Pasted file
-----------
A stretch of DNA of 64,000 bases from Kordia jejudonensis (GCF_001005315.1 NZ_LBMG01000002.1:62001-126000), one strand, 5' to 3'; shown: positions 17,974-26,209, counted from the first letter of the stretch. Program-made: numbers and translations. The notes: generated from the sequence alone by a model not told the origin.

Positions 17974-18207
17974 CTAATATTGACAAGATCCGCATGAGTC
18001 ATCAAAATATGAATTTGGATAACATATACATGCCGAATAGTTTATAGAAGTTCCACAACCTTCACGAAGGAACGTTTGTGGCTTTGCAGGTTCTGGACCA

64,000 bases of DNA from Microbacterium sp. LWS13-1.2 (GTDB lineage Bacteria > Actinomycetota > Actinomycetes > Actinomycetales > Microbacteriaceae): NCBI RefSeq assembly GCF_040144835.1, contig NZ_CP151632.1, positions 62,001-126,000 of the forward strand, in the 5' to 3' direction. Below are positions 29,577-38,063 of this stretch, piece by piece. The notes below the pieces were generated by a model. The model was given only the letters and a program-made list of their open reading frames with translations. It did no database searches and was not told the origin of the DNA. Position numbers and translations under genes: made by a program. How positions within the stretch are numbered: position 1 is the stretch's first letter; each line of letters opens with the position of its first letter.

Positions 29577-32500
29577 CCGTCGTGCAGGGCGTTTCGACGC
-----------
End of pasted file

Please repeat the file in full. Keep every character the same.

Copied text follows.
A stretch of DNA of 64,000 bases from Kordia jejudonensis (GCF_001005315.1 NZ_LBMG01000002.1:62001-126000), one strand, 5' to 3'; shown: positions 17,974-26,209, counted from the first letter of the stretch. Program-made: numbers and translations. The notes: generated from the sequence alone by a model not told the origin.

Positions 17974-18207
17974 CTAATATTGACAAGATCCGCATGAGTC
18001 ATCAAAATATGAATTTGGATAACATATACATGCCGAATAGTTTATAGAAGTTCCACAACCTTCACGAAGGAACGTTTGTGGCTTTGCAGGTTCTGGACCA

64,000 bases of DNA from Microbacterium sp. LWS13-1.2 (GTDB lineage Bacteria > Actinomycetota > Actinomycetes > Actinomycetales > Microbacteriaceae): NCBI RefSeq assembly GCF_040144835.1, contig NZ_CP151632.1, positions 62,001-126,000 of the forward strand, in the 5' to 3' direction. Below are positions 29,577-38,063 of this stretch, piece by piece. The notes below the pieces were generated by a model. The model was given only the letters and a program-made list of their open reading frames with translations. It did no database searches and was not told the origin of the DNA. Position numbers and translations under genes: made by a program. How positions within the stretch are numbered: position 1 is the stretch's first letter; each line of letters opens with the position of its first letter.

Positions 29577-32500
29577 CCGTCGTGCAGGGCGTTTCGACGC